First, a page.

Plaques and memorials may be purchased, supplied and affixed in position by cemetery staff or by an external supplier. External suppliers may be found in the yellow pages or on the internet.
To maintain the correct style and placement of externally supplied products to a specific area within our facilities, prior approval must be obtained from us. A permit fee also applies.
We cannot be held responsible for the quality of goods or workmanship of items purchased and installed by external suppliers.
National Competition Policy
The National Competition Policy (NCP) is a set of policy reforms adopted by governments throughout Australia. The objective is to encourage a better use of the country’s resources – and hence provide a higher standard of living – through increasing competition and thus the more efficient allocation of (scarce) resources.
NCP targets the public sector, which has historically been protected from competition. But it is not about “competition for competition’s sake”. It emphasises both the importance of competition in providing better, more efficient organisations, and the need to ensure that the benefits of reforms outweigh the costs to the community as a whole.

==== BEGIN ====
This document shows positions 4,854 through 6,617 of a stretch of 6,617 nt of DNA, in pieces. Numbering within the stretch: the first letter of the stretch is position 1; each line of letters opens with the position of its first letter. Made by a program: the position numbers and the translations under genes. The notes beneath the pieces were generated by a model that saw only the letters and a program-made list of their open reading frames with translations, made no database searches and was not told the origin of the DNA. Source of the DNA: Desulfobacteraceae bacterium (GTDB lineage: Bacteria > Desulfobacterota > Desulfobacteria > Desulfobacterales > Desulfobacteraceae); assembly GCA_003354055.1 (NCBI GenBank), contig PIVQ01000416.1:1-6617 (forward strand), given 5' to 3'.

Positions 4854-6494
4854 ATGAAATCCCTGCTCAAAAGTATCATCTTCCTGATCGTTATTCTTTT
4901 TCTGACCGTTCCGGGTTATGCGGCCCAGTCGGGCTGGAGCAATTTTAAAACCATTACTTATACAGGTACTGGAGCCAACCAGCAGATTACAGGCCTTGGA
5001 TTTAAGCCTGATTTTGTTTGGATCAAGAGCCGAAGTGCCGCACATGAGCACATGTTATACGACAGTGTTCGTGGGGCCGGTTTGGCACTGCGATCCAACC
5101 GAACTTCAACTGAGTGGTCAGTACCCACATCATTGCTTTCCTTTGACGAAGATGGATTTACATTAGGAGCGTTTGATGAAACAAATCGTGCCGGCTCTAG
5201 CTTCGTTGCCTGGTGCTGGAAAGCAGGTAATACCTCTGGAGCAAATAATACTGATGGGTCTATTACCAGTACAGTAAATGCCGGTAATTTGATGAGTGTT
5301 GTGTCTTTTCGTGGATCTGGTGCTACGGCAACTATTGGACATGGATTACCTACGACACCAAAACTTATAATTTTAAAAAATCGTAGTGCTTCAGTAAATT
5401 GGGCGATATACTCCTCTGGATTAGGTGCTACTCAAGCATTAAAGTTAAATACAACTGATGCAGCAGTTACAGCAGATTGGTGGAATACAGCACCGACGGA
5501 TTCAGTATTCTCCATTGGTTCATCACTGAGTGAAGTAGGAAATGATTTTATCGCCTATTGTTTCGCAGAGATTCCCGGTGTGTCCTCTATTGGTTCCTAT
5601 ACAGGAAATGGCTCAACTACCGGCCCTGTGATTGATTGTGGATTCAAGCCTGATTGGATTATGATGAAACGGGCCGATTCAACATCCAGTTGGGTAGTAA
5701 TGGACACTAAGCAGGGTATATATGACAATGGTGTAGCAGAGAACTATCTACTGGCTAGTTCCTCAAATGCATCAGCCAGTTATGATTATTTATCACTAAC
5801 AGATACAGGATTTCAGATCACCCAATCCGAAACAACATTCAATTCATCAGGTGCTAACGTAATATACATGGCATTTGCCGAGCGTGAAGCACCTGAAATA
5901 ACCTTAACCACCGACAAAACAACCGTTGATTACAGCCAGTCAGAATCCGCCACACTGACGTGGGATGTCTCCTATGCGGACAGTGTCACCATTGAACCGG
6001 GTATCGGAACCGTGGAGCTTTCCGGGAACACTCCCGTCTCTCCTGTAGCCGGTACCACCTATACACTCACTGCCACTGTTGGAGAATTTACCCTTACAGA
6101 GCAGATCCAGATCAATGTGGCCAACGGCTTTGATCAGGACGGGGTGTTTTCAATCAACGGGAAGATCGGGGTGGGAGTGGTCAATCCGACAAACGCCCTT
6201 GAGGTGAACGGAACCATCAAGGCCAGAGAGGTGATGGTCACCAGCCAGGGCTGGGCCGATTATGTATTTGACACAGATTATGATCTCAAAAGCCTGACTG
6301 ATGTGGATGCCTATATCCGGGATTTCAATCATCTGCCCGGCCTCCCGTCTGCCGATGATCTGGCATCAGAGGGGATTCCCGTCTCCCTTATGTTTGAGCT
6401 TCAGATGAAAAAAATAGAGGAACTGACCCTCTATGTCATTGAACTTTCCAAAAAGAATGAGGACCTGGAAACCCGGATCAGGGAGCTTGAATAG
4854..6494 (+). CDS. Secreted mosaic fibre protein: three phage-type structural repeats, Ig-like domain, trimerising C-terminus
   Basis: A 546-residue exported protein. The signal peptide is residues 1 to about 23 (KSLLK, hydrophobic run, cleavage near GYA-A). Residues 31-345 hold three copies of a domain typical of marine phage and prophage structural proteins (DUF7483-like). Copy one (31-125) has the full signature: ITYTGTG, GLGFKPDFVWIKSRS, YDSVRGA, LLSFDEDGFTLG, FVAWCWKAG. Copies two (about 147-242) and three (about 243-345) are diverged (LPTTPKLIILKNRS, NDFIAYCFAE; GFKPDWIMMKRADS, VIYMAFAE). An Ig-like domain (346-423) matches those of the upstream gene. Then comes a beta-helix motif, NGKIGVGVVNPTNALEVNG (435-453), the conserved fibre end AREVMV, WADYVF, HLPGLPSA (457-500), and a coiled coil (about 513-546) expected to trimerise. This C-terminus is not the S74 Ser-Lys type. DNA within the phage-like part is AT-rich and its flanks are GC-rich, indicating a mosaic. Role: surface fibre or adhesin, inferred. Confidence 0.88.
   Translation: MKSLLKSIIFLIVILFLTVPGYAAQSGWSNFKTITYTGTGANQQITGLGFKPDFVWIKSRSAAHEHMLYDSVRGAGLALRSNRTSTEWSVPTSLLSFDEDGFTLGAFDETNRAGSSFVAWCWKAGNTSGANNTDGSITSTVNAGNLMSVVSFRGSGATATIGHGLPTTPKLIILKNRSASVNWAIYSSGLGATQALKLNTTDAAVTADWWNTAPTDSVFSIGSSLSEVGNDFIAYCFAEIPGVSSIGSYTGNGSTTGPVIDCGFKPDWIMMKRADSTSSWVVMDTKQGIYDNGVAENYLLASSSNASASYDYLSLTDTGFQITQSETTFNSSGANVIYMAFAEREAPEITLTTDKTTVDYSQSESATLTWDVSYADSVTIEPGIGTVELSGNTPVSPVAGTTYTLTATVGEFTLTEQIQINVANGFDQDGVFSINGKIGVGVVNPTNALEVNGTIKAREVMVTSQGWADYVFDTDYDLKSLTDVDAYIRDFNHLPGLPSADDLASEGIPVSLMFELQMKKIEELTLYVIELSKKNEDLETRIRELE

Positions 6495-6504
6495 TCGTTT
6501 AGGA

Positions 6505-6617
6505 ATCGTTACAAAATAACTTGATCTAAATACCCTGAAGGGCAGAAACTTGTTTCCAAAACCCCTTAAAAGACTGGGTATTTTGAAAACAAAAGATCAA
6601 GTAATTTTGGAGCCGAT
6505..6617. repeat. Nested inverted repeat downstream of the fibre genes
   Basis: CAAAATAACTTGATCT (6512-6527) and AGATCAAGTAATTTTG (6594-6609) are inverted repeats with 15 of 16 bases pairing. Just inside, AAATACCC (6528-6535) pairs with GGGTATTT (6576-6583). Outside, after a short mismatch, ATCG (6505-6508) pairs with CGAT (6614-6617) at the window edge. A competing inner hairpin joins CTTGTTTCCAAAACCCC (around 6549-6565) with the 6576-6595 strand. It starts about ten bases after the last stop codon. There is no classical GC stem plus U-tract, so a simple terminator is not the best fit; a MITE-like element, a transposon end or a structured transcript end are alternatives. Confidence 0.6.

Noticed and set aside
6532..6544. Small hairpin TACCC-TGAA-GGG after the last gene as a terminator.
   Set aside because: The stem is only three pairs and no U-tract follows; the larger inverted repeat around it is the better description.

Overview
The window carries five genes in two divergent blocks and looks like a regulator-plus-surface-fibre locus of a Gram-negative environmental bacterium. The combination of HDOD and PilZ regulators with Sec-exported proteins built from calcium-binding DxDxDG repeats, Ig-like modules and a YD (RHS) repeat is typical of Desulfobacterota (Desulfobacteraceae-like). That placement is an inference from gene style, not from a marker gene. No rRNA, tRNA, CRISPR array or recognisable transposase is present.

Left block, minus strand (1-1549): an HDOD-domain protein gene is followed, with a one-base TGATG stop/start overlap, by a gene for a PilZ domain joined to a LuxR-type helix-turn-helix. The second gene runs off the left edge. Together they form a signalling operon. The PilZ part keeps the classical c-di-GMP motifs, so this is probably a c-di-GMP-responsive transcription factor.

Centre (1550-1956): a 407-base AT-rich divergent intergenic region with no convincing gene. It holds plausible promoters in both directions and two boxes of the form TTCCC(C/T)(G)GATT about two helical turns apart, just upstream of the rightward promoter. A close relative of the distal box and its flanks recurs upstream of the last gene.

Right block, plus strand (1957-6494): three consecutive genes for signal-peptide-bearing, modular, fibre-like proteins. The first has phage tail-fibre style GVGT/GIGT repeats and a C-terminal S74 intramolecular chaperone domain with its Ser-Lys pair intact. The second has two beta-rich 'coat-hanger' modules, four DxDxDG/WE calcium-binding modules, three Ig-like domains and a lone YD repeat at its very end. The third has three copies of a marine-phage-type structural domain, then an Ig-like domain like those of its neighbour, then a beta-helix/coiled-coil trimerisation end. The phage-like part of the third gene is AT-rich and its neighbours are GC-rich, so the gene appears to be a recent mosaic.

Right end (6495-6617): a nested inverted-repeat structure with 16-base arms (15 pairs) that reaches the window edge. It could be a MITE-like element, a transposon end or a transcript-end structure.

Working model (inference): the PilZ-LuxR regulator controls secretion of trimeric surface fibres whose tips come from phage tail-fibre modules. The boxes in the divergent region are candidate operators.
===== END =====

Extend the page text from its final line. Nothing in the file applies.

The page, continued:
The most important aims of NCP are:
- to develop an open and integrated Australian market for goods and services by removing unnecessary barriers to trade and competition;
- to ensure that no buyer or seller in the market is able to engage in anti-competitive conduct against the public interest;
- to ensure that, as far as possible, the same rules of market conduct apply to all market participants, regardless of the form of business ownership (government business activities should not enjoy any special advantages);
- to ensure that business activities which are potentially anti-competitive are subject to some form of assessment of the likely cost and benefits; and
- to reduce regulatory complexity and administrative duplication between various governments.
The Local Government Act 1993 includes provisions relating to NCP for local governments. We have responded to these requirements by applying the Code of Competitive Conduct to its cemetery services.
Some of these business activities include a Community Service Obligation (CSO). The value of a CSO is determined by us and represents an activity’s cost which would not be incurred if the activity’s primary objective was to make a profit.
We provide funding from general revenue sources to the business activity to cover the cost of providing non-commercial community services or costs deemed to be CSO’s. The CSO associated with cemetery services include:
- Drayton & Toowoomba Cemetery - maintain historical headstone section
In our Annual Report we include financial details of the above business activities including CSO’s in accordance with the NCP requirements.